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Loan Sharks: What Are They And What Do They Do?

Published September 22, 2021

6 minute read

Devon Taylor

By Devon Taylor

When most people think about loan sharks, it conjures images of shady gangsters from mob movies. You know, the guys who start breaking the legs of people who owe them money. This depiction is not really accurate. While loan sharks do exist, they rarely have anything to do with organized crime. Violence is seldom part of the business model. In reality, a loan shark is any person (or entity) who lends money at extremely high interest rates. While dealing with a loan shark can hurt, the pain is most often felt in their bank accounts and credit scores — not their kneecaps.

Definition Of Loan Sharks

Loan sharks generally make short-term loans to those who are experiencing sudden financial difficulty. They charge well above market interest rates to borrow the cash. Payday loan companies such as Money Mart, Eazy Loans, and CashMax are examples of modern-day loan sharks.

Most bank loans charge between 3% to 10% interest rates on typical loans. Credit card interest rates generally range between 12% and 28%. Loan sharks, however, reach ridiculous levels. In some cases, the interest works out to an annual rate of up to 500%. Even a “cheap” payday loan will likely charge between 40 and 60%. These interest rates make it difficult (if not impossible) for the borrower to ever fully repay the loan. They end up owing even more, and probably have to take out a new loan to pay the old one. This process is known as a “debt trap.”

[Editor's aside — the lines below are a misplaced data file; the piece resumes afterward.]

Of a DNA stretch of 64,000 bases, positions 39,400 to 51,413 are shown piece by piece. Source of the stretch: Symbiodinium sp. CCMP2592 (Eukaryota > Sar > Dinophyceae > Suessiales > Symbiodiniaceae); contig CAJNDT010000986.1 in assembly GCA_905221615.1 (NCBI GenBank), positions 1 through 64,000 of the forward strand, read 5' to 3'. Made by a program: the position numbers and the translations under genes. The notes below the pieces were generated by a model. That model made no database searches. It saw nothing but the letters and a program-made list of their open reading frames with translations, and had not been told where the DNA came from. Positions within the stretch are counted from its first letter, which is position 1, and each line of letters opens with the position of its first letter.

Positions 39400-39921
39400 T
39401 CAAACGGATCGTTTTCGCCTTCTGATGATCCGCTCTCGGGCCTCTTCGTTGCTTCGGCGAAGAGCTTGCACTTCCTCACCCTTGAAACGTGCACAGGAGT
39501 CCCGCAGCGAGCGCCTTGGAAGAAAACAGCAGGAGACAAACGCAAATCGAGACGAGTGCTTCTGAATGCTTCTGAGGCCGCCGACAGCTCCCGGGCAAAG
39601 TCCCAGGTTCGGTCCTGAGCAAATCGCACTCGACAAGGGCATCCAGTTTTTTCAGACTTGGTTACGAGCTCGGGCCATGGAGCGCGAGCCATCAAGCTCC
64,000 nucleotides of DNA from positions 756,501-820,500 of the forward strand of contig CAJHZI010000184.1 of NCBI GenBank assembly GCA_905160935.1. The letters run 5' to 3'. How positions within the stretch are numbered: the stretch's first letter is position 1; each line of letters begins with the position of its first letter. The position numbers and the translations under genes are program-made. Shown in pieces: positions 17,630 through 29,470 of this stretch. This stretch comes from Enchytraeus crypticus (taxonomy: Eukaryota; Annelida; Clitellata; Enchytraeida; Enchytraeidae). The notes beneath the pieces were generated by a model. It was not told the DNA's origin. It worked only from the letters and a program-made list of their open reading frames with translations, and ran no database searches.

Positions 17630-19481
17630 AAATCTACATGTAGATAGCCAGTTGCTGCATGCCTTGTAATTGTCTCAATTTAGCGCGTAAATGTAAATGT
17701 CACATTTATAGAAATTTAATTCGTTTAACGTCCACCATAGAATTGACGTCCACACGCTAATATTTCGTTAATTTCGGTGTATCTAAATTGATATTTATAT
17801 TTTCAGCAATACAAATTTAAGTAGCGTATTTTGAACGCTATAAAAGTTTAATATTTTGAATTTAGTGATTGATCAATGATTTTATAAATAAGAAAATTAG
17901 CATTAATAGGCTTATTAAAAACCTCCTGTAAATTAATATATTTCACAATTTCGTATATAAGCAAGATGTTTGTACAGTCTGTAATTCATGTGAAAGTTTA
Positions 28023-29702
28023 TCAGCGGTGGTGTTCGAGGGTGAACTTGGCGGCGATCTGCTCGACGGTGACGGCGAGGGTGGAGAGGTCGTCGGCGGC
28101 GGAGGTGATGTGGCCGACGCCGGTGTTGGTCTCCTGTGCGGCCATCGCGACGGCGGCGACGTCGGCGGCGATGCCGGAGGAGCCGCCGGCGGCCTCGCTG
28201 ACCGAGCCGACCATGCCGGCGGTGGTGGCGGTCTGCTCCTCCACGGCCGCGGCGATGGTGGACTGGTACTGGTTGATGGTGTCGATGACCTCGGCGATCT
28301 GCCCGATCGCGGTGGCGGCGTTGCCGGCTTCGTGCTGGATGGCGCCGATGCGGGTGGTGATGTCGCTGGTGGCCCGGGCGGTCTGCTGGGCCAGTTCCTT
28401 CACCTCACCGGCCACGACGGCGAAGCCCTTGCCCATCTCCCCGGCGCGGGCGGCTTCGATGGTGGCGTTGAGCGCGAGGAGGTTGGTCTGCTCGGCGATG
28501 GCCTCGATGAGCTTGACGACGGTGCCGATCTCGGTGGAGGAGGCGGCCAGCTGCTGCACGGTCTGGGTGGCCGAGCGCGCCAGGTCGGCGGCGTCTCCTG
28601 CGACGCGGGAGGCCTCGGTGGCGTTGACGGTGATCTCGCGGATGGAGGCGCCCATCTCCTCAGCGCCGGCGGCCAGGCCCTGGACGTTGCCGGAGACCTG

Predatory Lenders

Due to the high interest charged and the trap they place consumers in, today‘s loan sharks are often called “predatory lenders” by their critics and the media. Critics claim that these short-term loan companies prey on people below the poverty line. This segment of the population is already vulnerable anytime they need extra money in a pinch.

Making matters worse, the companies involved in these high-interest, short-term loans are often deliberately unclear about their policies. Their advertising is purposely misleading. They promise something like “Borrow $1,000 for just $20!” What they don’t tell you is that it’s $20 per week, every week, until you pay it back. That’s an average annual interest of over 100%! Many desperate borrowers don’t realize what they’re agreeing to until it’s too late.

How They Work

Payday lenders are, unfortunately,  a legal form of high-interest lending offered to consumers. Despite their questionable tactics, they are typically registered entities that follow standard credit application procedures. They will request some personal information for a credit check.

Payday lenders also usually require proof of employment and/or income. They will base the principal amount offered on your typical income and credit profile. In almost all cases, payday loan operators are registered to operate within the U.S. state where they are located. That means their specific regulations vary from state-to-state.